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RECOVERED MEMORY THERAPY (RMT)

TECHNIQUES USED IN RMT

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What RMT Therapists Believe:

Some therapists who are still engaged in Recovered Memory Therapy believe that adult problems, such as depression, anxiety, eating disorders, relationship problems, sexual dysfunction, insomnia, etc. are often caused by a specific form of childhood abuse. They believe that these abuse memories have been repressed so that they cannot be recollected during adulthood. Even though the abuse is not remembered in regular memory, it generates some of the above symptoms in the adult. Through RMT, some therapists believe that the repressed memories can be recovered. Further, they believe that they must be recovered in order for the patient-client to regain mental health.

Many therapists use a checklists of symptoms likely to surface in adulthood because of the repressed memories. Unfortunately, some of these checklists include so many symptoms that they include most of the adult population as suspected victims/survivors.

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RMT Techniques:

In order to recover memories, therapists had mainly used a variety of therapeutic techniques:
bullethypnotism.
bulletfree association.
bulletrelaxation training.
bulletguided imagery and visualizations (taking the client through an imaginary trip).
bulletprojective drawing art therapy.
bulletdream therapy (analyzing dreams for suggestions of abuse).
bulletage regression (taking the client back in time to early childhood, into the womb -- even beyond into a former lifetime).
bulletpast life regression therapy (taking the client back in time to an earlier lifetime).
bullet"truth serum" -- use of drugs to enhance recall of memories
bulletautomatic writing (having the client write freely without thinking about what they are writing).
bullethaving the client imagine abuse that could have happened to them.

All of these suggestive therapeutic techniques have been criticized for their ability to create false memories of events that never happened.

Another method by which memories are recovered is through participation in a mutual support, self-help group. These groups often include some individuals who have recovered memories and others who suspect that they have been abused during childhood and have not yet been able to recover any recollection of the events. Some investigators believe that intense peer pressure on those who cannot remember causes them to begin to imagine images of abuse. These images later coalesce into what appear to be memories.

A third technique for recovering repressed memories involves the study of self-help books. They describe methods of recovering memories that individuals can use by themselves. Campbell Perry, Professor of Psychology at Concordia University in Montreal, Canada, wrote in an article: "While generalization requires caution, the most common way in which such memories enter conscious is through reading a book The courage to heal: A guide for women survivors of child sexual abuse by Ellen Bass and Laura Davis (1988) 1 as a part of a specific psycho- therapy program. There are cases of a person reading this book alone (Nelson & Simpson, 1994) and subsequently reporting vizualizations of being abused sexually during childhood. It is more common to find, however, that reading the book occurs in conjunction with what has become known as "recovered memory" therapy." 2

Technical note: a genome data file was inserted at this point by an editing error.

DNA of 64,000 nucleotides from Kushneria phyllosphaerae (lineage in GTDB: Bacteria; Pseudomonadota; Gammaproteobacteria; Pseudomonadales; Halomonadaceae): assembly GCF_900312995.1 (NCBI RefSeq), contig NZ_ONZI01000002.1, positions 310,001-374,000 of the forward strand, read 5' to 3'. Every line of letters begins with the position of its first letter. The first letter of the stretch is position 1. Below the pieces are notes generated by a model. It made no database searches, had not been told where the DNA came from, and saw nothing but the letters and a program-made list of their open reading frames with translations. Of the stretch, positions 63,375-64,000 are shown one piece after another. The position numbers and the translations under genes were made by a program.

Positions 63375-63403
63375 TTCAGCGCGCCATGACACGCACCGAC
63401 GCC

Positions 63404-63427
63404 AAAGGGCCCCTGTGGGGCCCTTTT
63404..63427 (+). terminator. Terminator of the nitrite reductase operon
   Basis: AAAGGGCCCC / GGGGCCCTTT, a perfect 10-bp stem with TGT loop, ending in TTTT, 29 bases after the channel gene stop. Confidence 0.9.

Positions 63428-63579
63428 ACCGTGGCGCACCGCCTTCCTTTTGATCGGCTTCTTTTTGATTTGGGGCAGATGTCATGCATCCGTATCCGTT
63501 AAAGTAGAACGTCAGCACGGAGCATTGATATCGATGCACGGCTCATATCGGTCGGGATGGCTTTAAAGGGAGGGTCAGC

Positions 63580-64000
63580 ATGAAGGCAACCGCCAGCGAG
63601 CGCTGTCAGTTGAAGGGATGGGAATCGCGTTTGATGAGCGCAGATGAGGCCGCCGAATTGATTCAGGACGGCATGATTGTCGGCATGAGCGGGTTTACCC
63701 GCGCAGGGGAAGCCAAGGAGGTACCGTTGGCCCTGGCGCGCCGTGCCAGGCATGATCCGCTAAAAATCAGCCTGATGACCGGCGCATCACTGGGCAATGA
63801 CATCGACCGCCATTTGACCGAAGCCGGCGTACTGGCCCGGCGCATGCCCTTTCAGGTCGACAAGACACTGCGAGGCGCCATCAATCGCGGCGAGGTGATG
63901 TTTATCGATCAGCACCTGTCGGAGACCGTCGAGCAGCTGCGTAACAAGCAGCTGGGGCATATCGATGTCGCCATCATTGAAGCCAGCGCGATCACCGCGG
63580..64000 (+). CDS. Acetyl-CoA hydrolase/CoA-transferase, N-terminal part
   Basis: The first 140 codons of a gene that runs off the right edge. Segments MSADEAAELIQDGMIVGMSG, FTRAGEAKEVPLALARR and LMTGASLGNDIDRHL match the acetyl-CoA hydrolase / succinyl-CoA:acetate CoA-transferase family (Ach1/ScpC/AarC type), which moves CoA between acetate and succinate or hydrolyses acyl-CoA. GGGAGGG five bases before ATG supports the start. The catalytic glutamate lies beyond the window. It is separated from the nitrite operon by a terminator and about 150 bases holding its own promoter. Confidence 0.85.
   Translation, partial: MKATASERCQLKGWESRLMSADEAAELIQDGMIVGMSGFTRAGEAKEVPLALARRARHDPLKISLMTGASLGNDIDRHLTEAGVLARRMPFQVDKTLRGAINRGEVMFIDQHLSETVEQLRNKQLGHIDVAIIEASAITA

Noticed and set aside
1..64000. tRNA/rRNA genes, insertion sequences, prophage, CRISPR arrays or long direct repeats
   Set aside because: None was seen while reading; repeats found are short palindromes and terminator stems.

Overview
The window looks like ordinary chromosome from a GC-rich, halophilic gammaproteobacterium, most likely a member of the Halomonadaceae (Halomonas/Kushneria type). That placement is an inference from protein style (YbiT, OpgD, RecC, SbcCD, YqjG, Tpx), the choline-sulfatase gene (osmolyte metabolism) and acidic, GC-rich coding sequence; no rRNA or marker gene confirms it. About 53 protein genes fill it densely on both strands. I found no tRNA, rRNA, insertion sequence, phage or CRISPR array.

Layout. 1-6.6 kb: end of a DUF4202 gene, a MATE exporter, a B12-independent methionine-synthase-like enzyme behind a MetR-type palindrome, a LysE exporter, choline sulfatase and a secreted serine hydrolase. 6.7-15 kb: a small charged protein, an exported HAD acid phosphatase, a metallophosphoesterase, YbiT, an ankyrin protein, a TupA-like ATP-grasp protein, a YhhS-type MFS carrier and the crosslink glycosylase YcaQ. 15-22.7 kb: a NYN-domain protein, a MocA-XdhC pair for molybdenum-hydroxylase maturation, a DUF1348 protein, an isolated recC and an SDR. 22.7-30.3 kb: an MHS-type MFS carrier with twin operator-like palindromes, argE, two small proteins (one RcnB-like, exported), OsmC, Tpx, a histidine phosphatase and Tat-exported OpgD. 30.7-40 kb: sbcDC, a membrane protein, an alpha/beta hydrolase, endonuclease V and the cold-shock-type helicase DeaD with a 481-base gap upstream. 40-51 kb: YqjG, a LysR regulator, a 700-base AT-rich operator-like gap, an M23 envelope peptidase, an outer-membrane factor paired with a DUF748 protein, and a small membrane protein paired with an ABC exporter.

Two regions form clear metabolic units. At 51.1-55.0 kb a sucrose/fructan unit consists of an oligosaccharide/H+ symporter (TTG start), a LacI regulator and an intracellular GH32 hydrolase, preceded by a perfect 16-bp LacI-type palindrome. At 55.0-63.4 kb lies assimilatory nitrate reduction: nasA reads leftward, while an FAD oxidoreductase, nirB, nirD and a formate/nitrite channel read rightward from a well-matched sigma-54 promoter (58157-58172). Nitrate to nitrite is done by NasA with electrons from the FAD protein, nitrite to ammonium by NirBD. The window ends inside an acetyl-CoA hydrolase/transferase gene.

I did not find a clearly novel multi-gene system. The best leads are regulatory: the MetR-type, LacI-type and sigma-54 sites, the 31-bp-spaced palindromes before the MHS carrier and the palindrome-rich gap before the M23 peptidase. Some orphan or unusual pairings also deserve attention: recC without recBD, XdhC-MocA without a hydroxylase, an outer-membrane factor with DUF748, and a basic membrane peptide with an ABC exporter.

Often multiple techniques are used to recover memories. A therapists may give an individual recovered memory therapy, may suggest that they join a support group, and that they read and follow a self-help book.

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Sponsored link:

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Origins of RMT:

Richard Webster has traced the history of RMT to a group of therapist in the Boston, MA area in the early 1980's. 3 Inspired by Judith Herman's 1981 book "Father-Daughter Incest", they formed support groups for incest survivors. 4 The book contained the description of one woman who, during therapy, reconstructed her formerly repressed memory of sexual abuse. At first, the groups were made up mostly of people who had always remembered their childhood abuse. But slowly, the composition changed, as more patients seeking recovered memories entered the sessions. "...women with no memories would often begin to see images of sexual abuse involving father or other adults, and these images would then be construed as memories of 'flashbacks.' "

Ellen Bass and Laura Davis published "The Courage to Heal" in 1988, This book helped readers recover memories by following methods of self-therapy. As of early-2000, the book is still in print, and still stocked by many bookstores. Over 750,000 copies have been sold. It is often referred to as the "Bible" of the repressed memory industry. RMT therapists frequently recommend that their clients read it. Michael Shermer commented on the authors' estimate that a third to one half of all women were sexually abused as children. 5 Adding 42.9 million child victims to 42.9 perpetrators, and including also a smaller number of spouses and family members of the abusers, he concludes that over 100 million Americans would have been involved in child sexual abuse. This is almost 40% of the population - a number that Shermer considers impossible. (Actually, his computations are unrealistic, because some adults abuse multiple children.)

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How Recovered Memories Appear: